Found all primes in the test list.
Found 10000 primes in 1073.42 ms: 

Comparison of the algorithms

For small primes, $n < 10000$, there was a noticable speed advantage (about 50 %) in favor of the Miller-Rabin method. This advantage should get larger with larger primes.

In [32]:
n_max = 1e5

def time_func(prime_func, n_max):
    primes_found = 0
    
    t_start = time.time()
    x = 0
    while primes_found < n_max:
        x += 1
        if prime_func(x):
            primes_found += 1
    t_end = time.time()
    t_run = (t_end - t_start) * 1000.0  # in ms
    
    return primes_found, t_run, x

n_naive, t_naive, x_naive = time_func(is_prime_naive, n_max)
print("Naïve method found {} primes within {} integers in {:.2f} ms.".
      format(n_naive, x_naive, t_naive))

n_miller_rabin, t_miller_rabin, x_miller_rabin = time_func(miller_rabin, n_max)
print("Miller-Rabin method found {} primes within {} integers in {:.2f} ms.".
      format(n_miller_rabin, x_miller_rabin, t_miller_rabin))

t_diff = (t_naive - t_miller_rabin)/t_naive

print("Miller-Rabin method is {:.2f}% faster than the naïve method.".format(t_diff*100.0))
Naïve method found 100000 primes within 1299709 integers in 95469.89 ms.
Miller-Rabin method found 100000 primes within 1299709 integers in 18217.79 ms.
Miller-Rabin method is 80.92% faster than the naïve method.

Visualizing the scaling

The timing can be visualized in a chart. First we need to populate a few data points.

In [56]:
ns = [1e1, 5e1, 1e2, 5e2, 1e3, 5e3, 1e4, 5e4, 1e5, 5e5]
ns_naive, ts_naive, xs_naive = [], [], []
ns_miller_rabin, ts_miller_rabin, xs_miller_rabin = [], [], []

t_start = time.time()
for n_max in ns:
    n, t, x = time_func(is_prime_naive, n_max)
    ns_naive.append(n)
    ts_naive.append(t)
    xs_naive.append(x)
    
    n, t, x = time_func(miller_rabin, n_max)
    ns_miller_rabin.append(n)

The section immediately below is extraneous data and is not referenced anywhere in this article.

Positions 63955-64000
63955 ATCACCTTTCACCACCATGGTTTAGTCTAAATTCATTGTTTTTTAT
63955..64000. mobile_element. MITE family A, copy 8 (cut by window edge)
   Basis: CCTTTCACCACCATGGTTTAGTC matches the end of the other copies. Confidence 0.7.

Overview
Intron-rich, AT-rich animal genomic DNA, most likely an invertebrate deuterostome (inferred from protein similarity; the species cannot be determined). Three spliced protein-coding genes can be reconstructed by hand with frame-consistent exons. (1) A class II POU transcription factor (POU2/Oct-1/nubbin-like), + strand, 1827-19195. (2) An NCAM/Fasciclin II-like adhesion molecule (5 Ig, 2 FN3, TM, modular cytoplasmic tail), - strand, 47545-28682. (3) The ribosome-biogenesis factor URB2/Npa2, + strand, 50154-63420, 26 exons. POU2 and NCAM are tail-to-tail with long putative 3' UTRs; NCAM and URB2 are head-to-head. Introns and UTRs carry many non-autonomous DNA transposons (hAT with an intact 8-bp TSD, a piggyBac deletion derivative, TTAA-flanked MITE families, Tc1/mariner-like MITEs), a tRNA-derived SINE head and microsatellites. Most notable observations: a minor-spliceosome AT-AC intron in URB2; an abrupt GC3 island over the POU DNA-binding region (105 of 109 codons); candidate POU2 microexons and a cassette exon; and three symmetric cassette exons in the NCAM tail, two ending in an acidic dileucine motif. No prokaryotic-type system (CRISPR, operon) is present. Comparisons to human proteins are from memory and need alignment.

ts_miller_rabin.append(t)
    xs_miller_rabin.append(x)
t_end = time.time()
t_run = (t_end - t_start)*1000.0

print("Process finished in {:.2f} ms.".format(t_run))
Process finished in 1631268.13 ms.

Use linear regression to estimate the slope

I use the scipy.stats.linregress method to create a linear regression from the logarithmically transformed $n$ and $t$.

In [113]:
log_ns = np.log(ns)
log_ts_naive = np.log(ts_naive)
log_ts_miller_rabin = np.log(ts_miller_rabin)

linregr_naive = stats.linregress(log_ns, log_ts_naive)
linefit_naive = np.exp(linregr_naive.intercept) * ns**linregr_naive.slope

linregr_miller_rabin = stats.linregress(log_ns, log_ts_miller_rabin)
linefit_miller_rabin = np.exp(linregr_miller_rabin.intercept) * ns**linregr_miller_rabin.slope

print("Results of linear regression")
print()
print("Naïve method:")
print("  Slope     : {:.3f}".format(linregr_naive.slope))
print("  Intercept : {:.3f}".format(linregr_naive.intercept))
print("  r-value   : {:.3f}".format(linregr_naive.rvalue))
print("  p-value   : {:.3f}".format(linregr_naive.pvalue))
print("  Std.err.  : {:.3f}".format(linregr_naive.stderr))
print("  Model     : t = {:.6f} . n^{:.3f}".format(
    np.exp(linregr_naive.intercept), linregr_naive.slope))
print()
print("Miler-Rabin method:")
print("  Slope     : {:.3f}".format(linregr_miller_rabin.slope))
print("  Intercept : {:.3f}".format(linregr_miller_rabin.intercept))
print("  r-value   : {:.3f}".format(linregr_miller_rabin.rvalue))
print("  p-value   : {:.3f}".format(linregr_miller_rabin.pvalue))
print("  Std.err.  : {:.3f}".format(linregr_miller_rabin.stderr))
print("  Model     : t = {:.6f} . n^{:.3f}".format(
    np.exp(linregr_miller_rabin.intercept), linregr_miller_rabin.slope))
Results of linear regression

Naïve method:
  Slope     : 1.595
  Intercept : -6.933
  r-value   : 1.000
  p-value   : 0.000
  Std.err.  : 0.016
  Model     : t = 0.000975 . n^1.595

Miler-Rabin method:
  Slope     : 1.102
  Intercept : -2.902
  r-value   : 1.000
  p-value   : 0.000
  Std.err.  : 0.008
  Model     : t = 0.054936 . n^1.102

Create a plot and show it

I use the stardard matplotlib library for creating the plots.

In [114]:
fig = plt.figure(figsize=(10,7))
ax = fig.add_subplot(111)

ax.set_xscale("log")
ax.set_yscale("log")
ax.set_xlim(5e0, 1e6)

# Plot linear regression model
ax.plot(ns, linefit_naive, 'b--', lw=1, alpha=0.6)
# Plot data points
ax.plot(ns, ts_naive, 
        'bo', markersize=10, mfc='w', alpha=0.8, 
        label=r"Naïve method, $t \sim n^{1.595}$")

# Plot linear regression model
ax.plot(ns, linefit_miller_rabin, 'r--', lw=1, alpha=0.6)
# Plot data points
ax.plot(ns, ts_miller_rabin, 
        'ro', markersize=10, mfc='w', alpha=0.8, 
        label=r"Miller-Rabin method, $t \sim n^{1.102}$")

ax.set_yticks([])
ax.set_ylabel("Run time (a.u., log)")
ax.set_xlabel("Number of found primes")

ax.legend(fontsize="large");

Conclusion

Miller-Rabin method runs considerably faster then the naïve divisor method for larger primes, starting roughly from the thousand prime. It scales roughly as $t \sim n^{1.1}$, while the naïve method scales rougly as $t \sim n^{1.6}$. Note, that an algorithm that would run in a fixed time for each prime, would run this test as $t \sim n^{1.0}$.

In [ ]: